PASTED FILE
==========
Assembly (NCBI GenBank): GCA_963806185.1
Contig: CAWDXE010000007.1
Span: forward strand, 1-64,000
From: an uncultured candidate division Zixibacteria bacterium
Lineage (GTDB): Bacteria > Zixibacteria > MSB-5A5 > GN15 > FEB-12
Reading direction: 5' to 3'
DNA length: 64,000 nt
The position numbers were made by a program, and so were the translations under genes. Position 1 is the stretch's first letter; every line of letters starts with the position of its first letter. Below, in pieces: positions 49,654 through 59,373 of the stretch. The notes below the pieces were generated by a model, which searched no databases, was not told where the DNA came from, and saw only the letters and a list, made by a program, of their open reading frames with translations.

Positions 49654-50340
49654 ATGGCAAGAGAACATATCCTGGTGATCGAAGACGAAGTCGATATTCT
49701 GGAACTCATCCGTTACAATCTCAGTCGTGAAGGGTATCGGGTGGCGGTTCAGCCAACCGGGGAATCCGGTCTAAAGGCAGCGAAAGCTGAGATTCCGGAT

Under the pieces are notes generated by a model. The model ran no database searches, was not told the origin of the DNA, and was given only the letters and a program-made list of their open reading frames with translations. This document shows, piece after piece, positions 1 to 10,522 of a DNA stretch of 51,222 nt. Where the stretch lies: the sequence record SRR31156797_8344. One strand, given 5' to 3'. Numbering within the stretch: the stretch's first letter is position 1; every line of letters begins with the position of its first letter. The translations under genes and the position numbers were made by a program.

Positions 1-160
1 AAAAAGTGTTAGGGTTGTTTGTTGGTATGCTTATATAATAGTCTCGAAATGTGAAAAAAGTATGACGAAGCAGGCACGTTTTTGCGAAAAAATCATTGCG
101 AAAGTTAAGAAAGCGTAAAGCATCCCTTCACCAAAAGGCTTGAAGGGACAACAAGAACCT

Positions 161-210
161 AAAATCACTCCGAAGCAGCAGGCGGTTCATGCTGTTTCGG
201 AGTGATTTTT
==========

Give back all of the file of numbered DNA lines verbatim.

Assembly (NCBI GenBank): GCA_963806185.1
Contig: CAWDXE010000007.1
Span: forward strand, 1-64,000
From: an uncultured candidate division Zixibacteria bacterium
Lineage (GTDB): Bacteria > Zixibacteria > MSB-5A5 > GN15 > FEB-12
Reading direction: 5' to 3'
DNA length: 64,000 nt
The position numbers were made by a program, and so were the translations under genes. Position 1 is the stretch's first letter; every line of letters starts with the position of its first letter. Below, in pieces: positions 49,654 through 59,373 of the stretch. The notes below the pieces were generated by a model, which searched no databases, was not told where the DNA came from, and saw only the letters and a list, made by a program, of their open reading frames with translations.

Positions 49654-50340
49654 ATGGCAAGAGAACATATCCTGGTGATCGAAGACGAAGTCGATATTCT
49701 GGAACTCATCCGTTACAATCTCAGTCGTGAAGGGTATCGGGTGGCGGTTCAGCCAACCGGGGAATCCGGTCTAAAGGCAGCGAAAGCTGAGATTCCGGAT

Under the pieces are notes generated by a model. The model ran no database searches, was not told the origin of the DNA, and was given only the letters and a program-made list of their open reading frames with translations. This document shows, piece after piece, positions 1 to 10,522 of a DNA stretch of 51,222 nt. Where the stretch lies: the sequence record SRR31156797_8344. One strand, given 5' to 3'. Numbering within the stretch: the stretch's first letter is position 1; every line of letters begins with the position of its first letter. The translations under genes and the position numbers were made by a program.

Positions 1-160
1 AAAAAGTGTTAGGGTTGTTTGTTGGTATGCTTATATAATAGTCTCGAAATGTGAAAAAAGTATGACGAAGCAGGCACGTTTTTGCGAAAAAATCATTGCG
101 AAAGTTAAGAAAGCGTAAAGCATCCCTTCACCAAAAGGCTTGAAGGGACAACAAGAACCT

Positions 161-210
161 AAAATCACTCCGAAGCAGCAGGCGGTTCATGCTGTTTCGG
201 AGTGATTTTT